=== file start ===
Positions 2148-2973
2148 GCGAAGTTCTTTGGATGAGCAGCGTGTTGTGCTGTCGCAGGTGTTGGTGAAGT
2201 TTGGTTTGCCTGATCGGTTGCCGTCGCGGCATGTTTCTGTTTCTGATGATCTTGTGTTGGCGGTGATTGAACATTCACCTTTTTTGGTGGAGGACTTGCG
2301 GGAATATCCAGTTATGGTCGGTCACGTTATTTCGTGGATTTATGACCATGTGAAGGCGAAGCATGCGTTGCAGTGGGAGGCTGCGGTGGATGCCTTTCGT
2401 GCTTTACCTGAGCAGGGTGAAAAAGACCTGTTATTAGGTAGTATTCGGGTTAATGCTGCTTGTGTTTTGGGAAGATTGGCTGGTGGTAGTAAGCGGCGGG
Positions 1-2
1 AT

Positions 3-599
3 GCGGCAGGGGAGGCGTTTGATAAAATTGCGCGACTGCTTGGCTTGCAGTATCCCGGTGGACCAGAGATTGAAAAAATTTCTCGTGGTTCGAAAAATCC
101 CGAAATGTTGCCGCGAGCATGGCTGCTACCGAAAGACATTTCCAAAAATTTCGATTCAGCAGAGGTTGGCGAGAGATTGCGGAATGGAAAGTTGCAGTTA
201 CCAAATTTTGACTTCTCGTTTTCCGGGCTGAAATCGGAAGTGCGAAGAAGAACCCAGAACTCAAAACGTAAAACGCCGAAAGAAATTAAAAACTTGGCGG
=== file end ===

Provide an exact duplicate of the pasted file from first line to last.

Positions 2148-2973
2148 GCGAAGTTCTTTGGATGAGCAGCGTGTTGTGCTGTCGCAGGTGTTGGTGAAGT
2201 TTGGTTTGCCTGATCGGTTGCCGTCGCGGCATGTTTCTGTTTCTGATGATCTTGTGTTGGCGGTGATTGAACATTCACCTTTTTTGGTGGAGGACTTGCG
2301 GGAATATCCAGTTATGGTCGGTCACGTTATTTCGTGGATTTATGACCATGTGAAGGCGAAGCATGCGTTGCAGTGGGAGGCTGCGGTGGATGCCTTTCGT
2401 GCTTTACCTGAGCAGGGTGAAAAAGACCTGTTATTAGGTAGTATTCGGGTTAATGCTGCTTGTGTTTTGGGAAGATTGGCTGGTGGTAGTAAGCGGCGGG
Positions 1-2
1 AT

Positions 3-599
3 GCGGCAGGGGAGGCGTTTGATAAAATTGCGCGACTGCTTGGCTTGCAGTATCCCGGTGGACCAGAGATTGAAAAAATTTCTCGTGGTTCGAAAAATCC
101 CGAAATGTTGCCGCGAGCATGGCTGCTACCGAAAGACATTTCCAAAAATTTCGATTCAGCAGAGGTTGGCGAGAGATTGCGGAATGGAAAGTTGCAGTTA
201 CCAAATTTTGACTTCTCGTTTTCCGGGCTGAAATCGGAAGTGCGAAGAAGAACCCAGAACTCAAAACGTAAAACGCCGAAAGAAATTAAAAACTTGGCGG